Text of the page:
Aron, Roger, Garth, Ruth, Owenita, Bob, Denise, Larry, Roy, Jim, and Sherman.

They have some nice looking cabins for rent here.

Nice spot by the pool.
The water was a bit fresh though... only Aron went for a dip.

Interesting clouds.

End of another great day in Mexico.

Today, we are off to Mexico's southern Pacific coast where the temperatures are expected to be highs of 31C (88F) and lows of 23C (73F). Shorts and t-shirt weather!

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And in Canada...



8 comments:

  1. Seeing those ruins brought back memories of the one we saw.
    Glad you found a good place for the group to stay.
    Be Safe and Enjoy the summer-like temperatures.

    It's about time.

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    1. Yes, the ruins are pretty interesting to see but we find that after a while they all begin to look the same so we always try to limit the number of ruins that we see in a trip so that people don't get bored of them.

      We loved our overnight spot, and if we are ever in that area again we will definitely stop there and stay for more than one night. :-)

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  2. That looks like a great site - glad you found somewhere safe and enough room.

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    1. It was a great site, it is also a UNESCO site but not one of the busier sites because it isn't in a popular tourist destination. We were a bit disappointed though because the ball court and the observatory areas were closed off and they are what make the archaeological site so different and unique.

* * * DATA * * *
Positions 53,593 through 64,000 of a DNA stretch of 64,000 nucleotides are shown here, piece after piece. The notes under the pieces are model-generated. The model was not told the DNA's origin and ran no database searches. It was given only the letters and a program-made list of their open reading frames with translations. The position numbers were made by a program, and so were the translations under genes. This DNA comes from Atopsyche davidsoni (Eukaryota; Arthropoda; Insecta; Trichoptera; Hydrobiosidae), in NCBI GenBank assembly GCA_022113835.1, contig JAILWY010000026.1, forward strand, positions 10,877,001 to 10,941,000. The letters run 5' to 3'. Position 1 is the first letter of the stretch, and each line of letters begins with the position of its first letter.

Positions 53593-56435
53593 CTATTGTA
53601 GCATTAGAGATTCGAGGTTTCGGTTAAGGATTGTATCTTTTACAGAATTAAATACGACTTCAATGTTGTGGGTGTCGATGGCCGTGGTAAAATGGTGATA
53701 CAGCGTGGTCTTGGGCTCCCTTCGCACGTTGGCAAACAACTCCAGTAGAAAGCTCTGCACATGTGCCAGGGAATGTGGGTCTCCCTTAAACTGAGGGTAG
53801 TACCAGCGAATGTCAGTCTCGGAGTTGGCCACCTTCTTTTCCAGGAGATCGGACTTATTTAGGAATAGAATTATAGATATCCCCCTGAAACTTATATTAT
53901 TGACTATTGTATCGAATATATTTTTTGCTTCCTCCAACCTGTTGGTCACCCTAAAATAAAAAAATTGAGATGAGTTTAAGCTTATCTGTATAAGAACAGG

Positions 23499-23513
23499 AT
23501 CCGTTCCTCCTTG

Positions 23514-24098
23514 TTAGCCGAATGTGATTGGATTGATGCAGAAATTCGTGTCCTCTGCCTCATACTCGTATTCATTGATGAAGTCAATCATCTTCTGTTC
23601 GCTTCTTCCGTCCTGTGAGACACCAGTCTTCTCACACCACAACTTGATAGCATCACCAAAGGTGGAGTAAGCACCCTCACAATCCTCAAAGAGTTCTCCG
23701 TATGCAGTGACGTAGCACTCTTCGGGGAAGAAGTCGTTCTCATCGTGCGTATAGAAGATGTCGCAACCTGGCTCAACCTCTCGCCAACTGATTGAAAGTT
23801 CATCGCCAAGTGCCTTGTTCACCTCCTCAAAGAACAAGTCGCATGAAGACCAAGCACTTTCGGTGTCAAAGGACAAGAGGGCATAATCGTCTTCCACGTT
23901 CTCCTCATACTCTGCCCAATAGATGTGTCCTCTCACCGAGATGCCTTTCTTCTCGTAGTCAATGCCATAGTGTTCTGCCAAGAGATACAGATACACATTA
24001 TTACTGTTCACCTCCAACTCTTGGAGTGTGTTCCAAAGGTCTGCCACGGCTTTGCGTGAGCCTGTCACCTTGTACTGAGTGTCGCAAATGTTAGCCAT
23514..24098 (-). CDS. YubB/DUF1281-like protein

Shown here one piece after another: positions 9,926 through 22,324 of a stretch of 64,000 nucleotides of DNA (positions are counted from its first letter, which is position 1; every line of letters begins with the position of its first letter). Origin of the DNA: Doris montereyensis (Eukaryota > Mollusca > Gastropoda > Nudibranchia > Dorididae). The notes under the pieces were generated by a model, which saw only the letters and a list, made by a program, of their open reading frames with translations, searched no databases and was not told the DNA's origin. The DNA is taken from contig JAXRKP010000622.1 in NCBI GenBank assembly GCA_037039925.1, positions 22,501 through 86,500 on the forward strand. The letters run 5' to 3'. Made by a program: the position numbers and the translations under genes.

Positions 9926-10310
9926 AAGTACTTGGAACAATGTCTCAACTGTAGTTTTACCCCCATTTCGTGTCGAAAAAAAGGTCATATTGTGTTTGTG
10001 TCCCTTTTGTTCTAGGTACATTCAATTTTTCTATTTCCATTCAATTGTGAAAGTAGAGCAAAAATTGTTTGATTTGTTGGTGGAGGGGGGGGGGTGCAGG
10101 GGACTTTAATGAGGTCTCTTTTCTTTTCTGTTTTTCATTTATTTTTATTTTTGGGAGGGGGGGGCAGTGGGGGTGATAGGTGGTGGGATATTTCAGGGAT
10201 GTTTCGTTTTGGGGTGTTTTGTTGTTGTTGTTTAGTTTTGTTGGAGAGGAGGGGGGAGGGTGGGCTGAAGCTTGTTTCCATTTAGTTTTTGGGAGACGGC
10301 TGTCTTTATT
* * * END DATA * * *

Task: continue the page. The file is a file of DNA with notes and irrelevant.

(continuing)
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  3. Beautiful ruins. Those ancients sure knew about location, location. Thanks for the tour. The people on your tour sure get their moneys' worth.

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    1. Yes, this is a beautiful ruins site. Not only did the ancient people know about location, they built things to last and they built them with precision, also with the sun, moon, stars and seasons all factoring into the construction. All this without the aid of modern technology, it is amazing how they did it!

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  4. How nice to visit a ruins site like that and be almost the only people there! We had that same experience a couple of times in Belize and Mexico. Who needs Chitzen Itza with all the crowds when you can experience a much less touristy but similar spot?

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    1. We loved our visit there and the amazing thing about this site is that is a UNESCO site so you would think that it would be busy. Luckily we are in a non touristy area. Chitzen Itza is a fabulous ruins site but all the vendors and huge crowds ruin the experience. We agree there are a lot of other sites that aren't highly visited and make for a better experience.